The National Academies of Sciences, Engineering and Medicine released a report in August that boldly challenged the country to invest in clean energy innovation. In the 340 pages of The Power of Change: Innovation for Development and Deployment of Increasingly Clean Electric Power Technologies, the study focused on five paths to accelerate the market adoption of increasing clean energy and efficiency technologies: (1) expanding the portfolio of cleaner energy technology options; (2) leveraging the advantages of energy efficiency; (3) facilitating the development of increasing clean technologies, including renewables, nuclear, and cleaner fossil; (4) improving the existing technologies, systems, and infrastructure; and (5) leveling the playing field for cleaner energy technologies.
The authors outline some specific suggestions for improving the current landscape, including urging the US Department of Energy (DOE) to help advance innovation by using sector-specific road-mapping and challenge funding, as well as creating funds to assist early-stage clean energy technologies. They say this was “a call for leadership to transform the United States energy sector in order to both mitigate the risks of greenhouse gas and other pollutants and to spur future economic growth.”
Perhaps those at the Department of Energy and Oak Ridge National Laboratory had read an advance copy, or the authors of the report had no idea that they would need to come up with new suggestions just weeks after their book became available.
On Sept. 20 during Innov865 Week, ORNL announced the launch of Innovation Crossroads, a program that matches aspiring energy entrepreneurs with the experts, mentors and networks in technology-related fields to take their world-changing ideas from R&D to the marketplace. The program will officially start in March 2017, and the applications to join the inaugural cohort is open until Nov. 18.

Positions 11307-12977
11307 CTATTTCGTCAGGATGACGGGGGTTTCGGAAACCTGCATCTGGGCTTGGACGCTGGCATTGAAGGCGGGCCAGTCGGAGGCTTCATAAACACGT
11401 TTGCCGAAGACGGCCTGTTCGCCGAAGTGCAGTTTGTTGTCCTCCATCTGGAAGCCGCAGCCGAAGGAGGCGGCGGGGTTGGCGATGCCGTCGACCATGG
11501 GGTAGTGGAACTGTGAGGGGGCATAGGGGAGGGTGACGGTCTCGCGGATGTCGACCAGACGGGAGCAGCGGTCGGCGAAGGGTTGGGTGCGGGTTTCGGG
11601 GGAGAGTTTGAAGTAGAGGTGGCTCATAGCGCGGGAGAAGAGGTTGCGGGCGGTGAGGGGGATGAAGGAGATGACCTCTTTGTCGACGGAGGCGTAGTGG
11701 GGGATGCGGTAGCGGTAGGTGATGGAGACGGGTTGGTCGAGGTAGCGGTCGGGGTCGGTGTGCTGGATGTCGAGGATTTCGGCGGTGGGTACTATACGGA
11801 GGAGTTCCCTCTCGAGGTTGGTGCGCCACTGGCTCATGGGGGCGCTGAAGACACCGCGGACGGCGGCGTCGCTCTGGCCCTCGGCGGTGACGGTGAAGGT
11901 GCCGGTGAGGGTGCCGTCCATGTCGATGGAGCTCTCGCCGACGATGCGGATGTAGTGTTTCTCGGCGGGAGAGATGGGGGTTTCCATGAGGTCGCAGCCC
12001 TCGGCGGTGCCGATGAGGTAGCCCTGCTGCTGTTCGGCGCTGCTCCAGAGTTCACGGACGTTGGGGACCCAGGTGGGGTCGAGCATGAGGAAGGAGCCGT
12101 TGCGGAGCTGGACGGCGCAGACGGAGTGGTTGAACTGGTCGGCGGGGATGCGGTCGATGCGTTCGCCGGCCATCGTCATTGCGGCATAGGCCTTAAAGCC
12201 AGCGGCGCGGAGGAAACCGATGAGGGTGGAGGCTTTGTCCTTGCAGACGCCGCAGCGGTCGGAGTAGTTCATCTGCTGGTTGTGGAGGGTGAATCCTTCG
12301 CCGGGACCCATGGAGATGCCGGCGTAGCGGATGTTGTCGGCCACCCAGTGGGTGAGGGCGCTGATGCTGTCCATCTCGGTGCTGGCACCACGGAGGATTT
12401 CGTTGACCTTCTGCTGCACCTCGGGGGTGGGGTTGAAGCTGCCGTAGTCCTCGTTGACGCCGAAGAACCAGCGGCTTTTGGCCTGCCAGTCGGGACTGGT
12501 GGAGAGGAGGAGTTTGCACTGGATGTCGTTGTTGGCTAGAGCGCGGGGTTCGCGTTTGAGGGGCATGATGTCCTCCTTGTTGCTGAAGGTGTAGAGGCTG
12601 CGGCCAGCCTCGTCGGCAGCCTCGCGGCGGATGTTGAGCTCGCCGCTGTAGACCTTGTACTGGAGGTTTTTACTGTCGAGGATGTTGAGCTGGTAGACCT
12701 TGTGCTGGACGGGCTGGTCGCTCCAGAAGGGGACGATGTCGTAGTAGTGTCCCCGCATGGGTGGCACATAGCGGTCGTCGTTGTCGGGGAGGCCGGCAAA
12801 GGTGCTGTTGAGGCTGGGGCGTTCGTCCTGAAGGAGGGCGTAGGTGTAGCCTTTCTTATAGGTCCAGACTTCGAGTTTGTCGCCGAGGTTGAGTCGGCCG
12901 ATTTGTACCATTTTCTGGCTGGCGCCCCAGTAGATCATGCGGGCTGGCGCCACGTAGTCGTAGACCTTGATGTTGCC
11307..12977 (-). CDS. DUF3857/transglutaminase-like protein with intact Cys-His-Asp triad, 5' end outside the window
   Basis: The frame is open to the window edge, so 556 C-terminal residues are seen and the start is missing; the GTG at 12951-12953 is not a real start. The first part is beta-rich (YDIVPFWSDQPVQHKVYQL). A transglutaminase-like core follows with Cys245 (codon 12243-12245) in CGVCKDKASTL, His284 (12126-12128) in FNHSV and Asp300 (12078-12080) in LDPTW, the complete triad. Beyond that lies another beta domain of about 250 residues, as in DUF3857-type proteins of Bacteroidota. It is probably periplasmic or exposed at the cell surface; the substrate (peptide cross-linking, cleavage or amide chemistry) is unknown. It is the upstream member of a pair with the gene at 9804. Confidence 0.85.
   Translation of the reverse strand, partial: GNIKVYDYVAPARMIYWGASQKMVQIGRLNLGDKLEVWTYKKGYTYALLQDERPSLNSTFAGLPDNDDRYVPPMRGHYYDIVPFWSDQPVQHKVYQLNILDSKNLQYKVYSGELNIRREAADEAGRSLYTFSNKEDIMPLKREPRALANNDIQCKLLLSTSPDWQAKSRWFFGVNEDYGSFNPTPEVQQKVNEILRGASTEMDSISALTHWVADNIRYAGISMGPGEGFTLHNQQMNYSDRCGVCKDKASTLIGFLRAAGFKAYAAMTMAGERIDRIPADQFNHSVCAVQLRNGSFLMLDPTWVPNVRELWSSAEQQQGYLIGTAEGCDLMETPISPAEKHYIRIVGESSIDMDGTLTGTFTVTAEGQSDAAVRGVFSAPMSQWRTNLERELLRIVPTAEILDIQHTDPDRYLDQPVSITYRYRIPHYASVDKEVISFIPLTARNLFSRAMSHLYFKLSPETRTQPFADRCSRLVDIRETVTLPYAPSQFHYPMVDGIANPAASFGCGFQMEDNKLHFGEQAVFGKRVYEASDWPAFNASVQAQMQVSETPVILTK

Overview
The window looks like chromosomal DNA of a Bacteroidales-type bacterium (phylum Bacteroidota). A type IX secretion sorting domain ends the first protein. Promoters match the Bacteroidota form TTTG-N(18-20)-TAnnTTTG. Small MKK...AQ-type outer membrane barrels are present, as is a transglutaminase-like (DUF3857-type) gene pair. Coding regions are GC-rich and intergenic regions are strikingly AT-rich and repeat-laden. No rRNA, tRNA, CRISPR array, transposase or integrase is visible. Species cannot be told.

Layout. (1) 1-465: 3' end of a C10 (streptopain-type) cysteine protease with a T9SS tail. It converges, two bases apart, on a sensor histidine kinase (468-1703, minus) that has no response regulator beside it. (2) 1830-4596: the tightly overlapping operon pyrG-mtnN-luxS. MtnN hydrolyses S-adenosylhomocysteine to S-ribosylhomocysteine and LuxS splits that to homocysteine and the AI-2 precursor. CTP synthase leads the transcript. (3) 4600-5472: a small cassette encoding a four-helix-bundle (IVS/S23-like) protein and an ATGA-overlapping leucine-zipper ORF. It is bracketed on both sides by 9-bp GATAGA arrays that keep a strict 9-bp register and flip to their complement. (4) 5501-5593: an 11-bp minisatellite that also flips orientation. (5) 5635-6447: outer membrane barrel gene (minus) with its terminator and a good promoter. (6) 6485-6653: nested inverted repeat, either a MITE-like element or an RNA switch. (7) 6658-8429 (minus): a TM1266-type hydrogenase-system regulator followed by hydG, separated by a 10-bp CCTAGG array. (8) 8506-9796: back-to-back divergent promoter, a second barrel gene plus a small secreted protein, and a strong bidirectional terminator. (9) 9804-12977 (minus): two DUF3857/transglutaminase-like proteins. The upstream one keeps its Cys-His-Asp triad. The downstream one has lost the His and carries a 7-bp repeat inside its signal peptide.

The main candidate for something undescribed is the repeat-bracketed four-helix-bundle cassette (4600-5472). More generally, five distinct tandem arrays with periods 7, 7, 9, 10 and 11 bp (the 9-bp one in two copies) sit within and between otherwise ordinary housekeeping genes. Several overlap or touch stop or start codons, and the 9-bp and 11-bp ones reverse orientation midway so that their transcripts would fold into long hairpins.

Up to five entrepreneurs will be selected to transform their ideas into clean energy companies with financial support from the U.S. Department of Energy’s Office of Energy Efficiency and Renewable Energy (EERE). Innovators will receive a fellowship that covers living costs, benefits and a travel stipend for up to two years, plus up to $350,000 to use on collaborative research and development at ORNL. Each innovator will also be paired with a doctoral student from the University of Tennessee’s Bredesen Center for Interdisciplinary Research and Graduate Education for assistance with market research and customer discovery.
If it was not clear yet, this accelerator will take place in Oak Ridge, Tennessee. While ORNL may seem like another government monolith that couldn’t possibly understand the startup culture, this laboratory with a $1.5 billion annual budget is not an isolated facility in the mountains of Tennessee. ORNL and the University of Tennessee Research Foundation have been a collaborative force in Knoxville that have not only encourage entrepreneurship, they’ve fostered and guided its growth in the area for decades.
It is precisely the people at ORNL and the surrounding communities who understand the very challenges that entrepreneurial scientists face and have a record of helping them navigate the road ahead. And because Innovation Crossroads is part of EERE’s Lab-Embedded Entrepreneurship Program (LEEP), sponsored by EERE’s Advanced Manufacturing Office (AMO) and co-managed by EERE’s Technology-to-Market Program, the program also has a network of similar programs that can offer further guidance.
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